The 24-year-old Nadiya Nighat is preparing for training in her usual attentive fashion. A skipping rope is put in place, as are the cones, the bibs and the small goals. She wears a smile on her face because this is a dream come true.
Not that it has been easy to get to this point. Nighat is the first female football coach in Kashmir, the troubled Himalayan region between Pakistan and India, and the journey has been full of obstacles. But to see her coach is to witness what perseverance can do.
Nighat hails from Srinagar’s congested Rambagh area, near Lal Chowk, the famous clock tower, and has had to challenge perceptions and gender inequality ever since she fell in love with football.
“To be honest, at times, I felt down and out because of the insults and family pressure,” she says. “But I never lost the hope to keep trying at least. After all, we play to learn something in our lives. My dream is to train my players as long as possible, irrespective of gender.”
Nighat is determined to lift other young women up through football but also recalls the times, in the beginning, when she was bullied for playing. She was met with opposition everywhere she went.
“I remember, in 2013, I missed a final at Srinagar’s Polo Ground,” she says. “The opposition team questioned my inclusion in a team of boys, I couldn’t play and that moment left me crestfallen. At times I have felt pain inside when people have made comments, but things change and now the same people hail me for my work ethic.”
Brought up in a middle-class family, her participation in sport infuriated her parents to the extent that she was often beaten by her mother. That is not uncommon in the region but Nighat has made up with her parents, who are now proud of what she has achieved.
“Whenever I used to be outside for a couple of hours, my mother often came out to look for me,” she says. “She used to beat me for playing with boys but now, all this has changed and I have their full backing for what I am doing.” Her father, Mohammad Sidiq Batloo, says: “I am happy to see how far she has come after facing a lot of hardships. The way she fought, I am proud of her.”
In the summer of 2007, Mohammad Abdullah, a veteran coach, spotted Nighat and suggested she visit Amar Singh College. She joined the academy and trained alongside 47 boys, which pushed her to chase her dreams. “I owe a lot to Abdullah,” she says. “I still remember he told me that he would continue to teach me even if he had to stop training with the boys.”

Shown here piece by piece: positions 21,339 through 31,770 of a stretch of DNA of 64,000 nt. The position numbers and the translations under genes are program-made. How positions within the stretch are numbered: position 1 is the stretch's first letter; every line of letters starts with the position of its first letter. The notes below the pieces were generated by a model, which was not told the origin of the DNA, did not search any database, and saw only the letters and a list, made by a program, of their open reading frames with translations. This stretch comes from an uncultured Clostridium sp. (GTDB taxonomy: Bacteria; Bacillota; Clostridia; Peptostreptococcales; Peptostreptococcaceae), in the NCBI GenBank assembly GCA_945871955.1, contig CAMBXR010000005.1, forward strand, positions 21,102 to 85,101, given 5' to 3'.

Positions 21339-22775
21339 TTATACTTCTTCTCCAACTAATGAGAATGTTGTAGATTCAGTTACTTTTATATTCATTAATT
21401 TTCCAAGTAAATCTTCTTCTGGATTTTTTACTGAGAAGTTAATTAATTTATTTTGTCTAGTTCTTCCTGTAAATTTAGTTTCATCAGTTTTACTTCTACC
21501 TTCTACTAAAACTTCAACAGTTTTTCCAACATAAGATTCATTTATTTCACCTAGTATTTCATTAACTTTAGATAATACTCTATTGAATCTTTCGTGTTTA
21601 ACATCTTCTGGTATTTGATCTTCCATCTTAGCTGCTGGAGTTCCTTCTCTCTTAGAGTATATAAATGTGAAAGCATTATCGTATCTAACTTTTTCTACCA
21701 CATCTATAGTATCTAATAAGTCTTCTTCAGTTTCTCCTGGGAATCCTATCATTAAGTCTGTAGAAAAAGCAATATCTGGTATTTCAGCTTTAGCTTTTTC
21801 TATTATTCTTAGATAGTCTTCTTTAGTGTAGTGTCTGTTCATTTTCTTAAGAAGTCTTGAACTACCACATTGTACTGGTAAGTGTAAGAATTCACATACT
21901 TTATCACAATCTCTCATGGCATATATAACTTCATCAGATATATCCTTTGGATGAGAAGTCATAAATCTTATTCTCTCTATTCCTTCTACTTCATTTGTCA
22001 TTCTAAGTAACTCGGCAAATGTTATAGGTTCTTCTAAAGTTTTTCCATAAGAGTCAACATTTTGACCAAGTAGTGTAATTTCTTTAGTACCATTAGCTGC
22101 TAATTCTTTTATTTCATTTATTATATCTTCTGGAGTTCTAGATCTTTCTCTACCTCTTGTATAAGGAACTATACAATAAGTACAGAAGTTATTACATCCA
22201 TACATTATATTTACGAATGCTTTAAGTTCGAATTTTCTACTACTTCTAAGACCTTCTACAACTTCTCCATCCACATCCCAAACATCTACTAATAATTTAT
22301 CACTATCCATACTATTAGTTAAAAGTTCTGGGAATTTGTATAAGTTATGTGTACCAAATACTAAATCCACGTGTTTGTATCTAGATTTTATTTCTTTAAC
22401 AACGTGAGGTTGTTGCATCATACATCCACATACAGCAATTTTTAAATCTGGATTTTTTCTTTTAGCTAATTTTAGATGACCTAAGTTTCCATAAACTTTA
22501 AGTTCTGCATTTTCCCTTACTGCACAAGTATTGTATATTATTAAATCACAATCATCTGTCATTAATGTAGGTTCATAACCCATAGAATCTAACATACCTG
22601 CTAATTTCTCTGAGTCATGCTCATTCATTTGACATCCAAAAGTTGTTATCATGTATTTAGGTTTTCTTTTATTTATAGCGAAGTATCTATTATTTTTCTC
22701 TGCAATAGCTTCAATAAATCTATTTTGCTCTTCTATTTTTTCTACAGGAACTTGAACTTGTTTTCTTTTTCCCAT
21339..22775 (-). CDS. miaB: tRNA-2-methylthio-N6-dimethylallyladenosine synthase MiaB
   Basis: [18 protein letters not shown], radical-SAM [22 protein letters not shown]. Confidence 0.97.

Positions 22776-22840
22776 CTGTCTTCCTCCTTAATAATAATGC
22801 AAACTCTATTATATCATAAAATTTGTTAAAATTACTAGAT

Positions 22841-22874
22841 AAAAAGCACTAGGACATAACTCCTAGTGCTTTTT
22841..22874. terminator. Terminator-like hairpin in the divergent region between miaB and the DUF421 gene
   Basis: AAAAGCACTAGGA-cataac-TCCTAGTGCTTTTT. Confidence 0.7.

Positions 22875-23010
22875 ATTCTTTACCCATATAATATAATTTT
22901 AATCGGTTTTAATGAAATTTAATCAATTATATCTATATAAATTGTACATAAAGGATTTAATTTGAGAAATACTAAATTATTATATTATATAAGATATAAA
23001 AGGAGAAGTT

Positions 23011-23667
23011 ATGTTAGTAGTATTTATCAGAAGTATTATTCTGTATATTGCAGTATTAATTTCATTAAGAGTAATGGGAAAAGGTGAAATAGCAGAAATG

Not content with breaking gender taboos, Nighat has always had an entrepreneurial streak in her. In 2015, aged 19, she set up the Jeeya Jaan [her nickname] 7 Football Club, inspired by Cristiano Ronaldo.
“Whenever I felt that I needed to improve on a few things, I would switch to YouTube to watch CR7 videos,” she says. “I also follow Jamshedpur FC and Kerala Blasters [Indian Super League clubs], Hilal Rasool Parry and Sajid Yousuf Dar for coaching bits.”
Coaching has always interested Nighat too and early on she completed her first coaching course with the Jammu and Kashmir Football Association (JKFA) and was soon training more than 40 children in different age groups.
“With time, the number increased gradually,” she says. “I am indebted to J&K Football Association which has helped me in every possible way. They have even provided 25 pairs of boots for my different groups.”
The JJ7 Football Club’s boys’ team ended up runners-up to IFC Nowgam in 2016 during the 32-team Khelo Kashmir [Play Kashmir] tournament. Nighat believes it helped her to be recognised in the male-dominated sport. She continues to play a pivotal role in grassroots development with the JKFA, even if the pandemic has restricted her to online demonstrations for her players, while coaching the women’s team at Real Kashmir FC.
In March, just before the pandemic started sweeping through India, Nighat completed her International Professional Scouting Organisation (IPSO) course, which set her back around 50,000 rupees (£520). “I believe in dignity and respect, and we are all accountable in one way or another to improve this sport,” she says. “We should respect each other’s values to make progress as a society, and I believe I am doing my bit.”
At her academy in Rambagh, she trains around 50 young players, including girls from different age groups. She aims to introduce free training for those aspiring youngsters whose parents cannot afford the enrolment costs. Over the past decade, her commitment to the sport and skills on the field have made Nighat a trailblazer for other female athletes in the region.
And the players who she is coaching are delighted to have a role model to look up to. “The best thing about Nadiya is her commitment towards the football and the way she puts in the hard yards by nursing her groups of players,” says one of Nighat’s players, Ruqaya, who is enrolled in her girl’s academy. “She wants best players in business and that’s her strength.”